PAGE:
Blood and plasma donors in England are being urged to stick to their appointment over the next month, as NHS Blood and Transplant (NHSBT) issues a crucial reminder that giving blood is allowed and considered to be essential travel that helps to provide medical care as first full week of second national lockdown begins.
Fit and well blood donors are asked to keep giving as normal during lockdown, to build strong blood stocks this winter and help hospitals through a second wave of Covid-19 alongside the many other pressures winter places on the NHS.
Safety is always a major concern for donors and is the top priority for NHS Blood and Transplant. A new survey by Kantar has found that Covid-19 is contributing to these safety concerns, with one in five (19%) of the population believing it is unsafe to donate during this pandemic, there was a sharp rise in missed appointments as the last lockdown began, with as many as 22% of donors not attending. It took four weeks before attendance rates returned to normal.
Su Brailsford, Associate Medical Director at NHS Blood and Transplant explains: “It’s vital for patient care over the winter months that donors keep attending sessions. We recognise that in order to do this they want to feel safe and is why safety is our top priority.
“Giving blood now is as safe as it’s always been and all sessions are Covid-secure. No one with symptoms can come inside because of triaging on arrival and inside donors are spaced apart, and wear face coverings to avoid asymptomatic people spreading the virus. On the whole donors tell us these new steps put them at ease.
“We’ve seen a fantastic response from donors so far in the pandemic and thanks to their generally high rates of attendance blood stocks have remained good. These next few weeks and months will be critical for hospitals and it’s vital people know that our doors remain open as normal and that travelling to donate is essential travel because it helps the NHS. Blood donation is one of the ways you can help the NHS at this time.”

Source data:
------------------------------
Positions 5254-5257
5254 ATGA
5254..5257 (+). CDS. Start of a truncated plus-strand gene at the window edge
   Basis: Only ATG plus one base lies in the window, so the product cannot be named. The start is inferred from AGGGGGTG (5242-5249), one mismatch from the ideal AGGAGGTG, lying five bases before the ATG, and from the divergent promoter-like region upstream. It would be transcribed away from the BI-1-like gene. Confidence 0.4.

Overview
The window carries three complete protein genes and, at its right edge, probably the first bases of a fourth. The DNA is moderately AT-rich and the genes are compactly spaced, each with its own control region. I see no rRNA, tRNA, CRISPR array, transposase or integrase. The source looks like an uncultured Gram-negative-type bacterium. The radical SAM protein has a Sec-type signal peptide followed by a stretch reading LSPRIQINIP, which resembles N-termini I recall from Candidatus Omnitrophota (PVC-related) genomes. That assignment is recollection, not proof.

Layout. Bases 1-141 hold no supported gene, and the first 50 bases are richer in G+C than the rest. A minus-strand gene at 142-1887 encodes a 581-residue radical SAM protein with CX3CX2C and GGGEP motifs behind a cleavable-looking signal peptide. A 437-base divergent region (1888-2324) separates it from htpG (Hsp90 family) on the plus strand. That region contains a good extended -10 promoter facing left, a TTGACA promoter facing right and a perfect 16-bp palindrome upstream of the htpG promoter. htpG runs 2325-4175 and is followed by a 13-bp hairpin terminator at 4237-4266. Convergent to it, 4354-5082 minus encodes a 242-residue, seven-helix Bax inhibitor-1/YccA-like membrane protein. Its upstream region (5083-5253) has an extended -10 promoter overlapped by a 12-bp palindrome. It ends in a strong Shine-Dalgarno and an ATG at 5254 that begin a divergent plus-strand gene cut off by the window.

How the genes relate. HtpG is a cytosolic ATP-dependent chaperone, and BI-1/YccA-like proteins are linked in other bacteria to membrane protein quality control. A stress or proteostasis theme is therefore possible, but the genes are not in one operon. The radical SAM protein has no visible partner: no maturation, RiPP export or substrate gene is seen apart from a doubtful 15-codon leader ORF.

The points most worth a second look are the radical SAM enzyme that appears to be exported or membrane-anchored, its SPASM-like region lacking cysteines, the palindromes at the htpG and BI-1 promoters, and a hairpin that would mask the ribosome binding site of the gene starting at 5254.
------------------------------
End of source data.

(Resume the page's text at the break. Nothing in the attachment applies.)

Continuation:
NHS Blood and Transplant constantly reviews safety measures to keep up with the latest scientific advice and government guidelines. Extra safety measures on session include triaging all donors with a temperature check on arrival. Hand gels and washing facilities are available, donors are spaced apart, staff are doing extra cleaning and staff and donors must wear face coverings. During this latest lockdown there will be a greater focus on the promotion of these safety measures on the blood donation website and across social media and radio advertising.
Many donors say they give blood during the pandemic because they want to help the NHS and play their part. In the first lockdown some people spoke about blood donation becoming the highlight of their week and a very good reason to get out of the house and do something positive.
Hospitals need blood for routine operations, saving accident victims and treating patients with serious illnesses like cancer. Each donation can save or improve up to three lives.
The NHS is also collecting blood plasma from people who’ve had Covid-19 – particularly men and people who were hospitalised with the virus – for a world-leading trial to see if the antibodies in the plasma could save the lives of people who still have the disease. Travelling to donate at one of NHSBT’s plasma donation venues is also is also allowed within lockdown restrictions.
Donors are reminded to follow all relevant Government transport guidance when making a journey to give blood.
As well as sticking to existing appointments, donors can also help the NHS during lockdown by booking to donate at city centre venues to fill last minute slots which are widely available.
To find out more about donating blood during the pandemic visit www.blood.co.uk or call 0300 123 23 23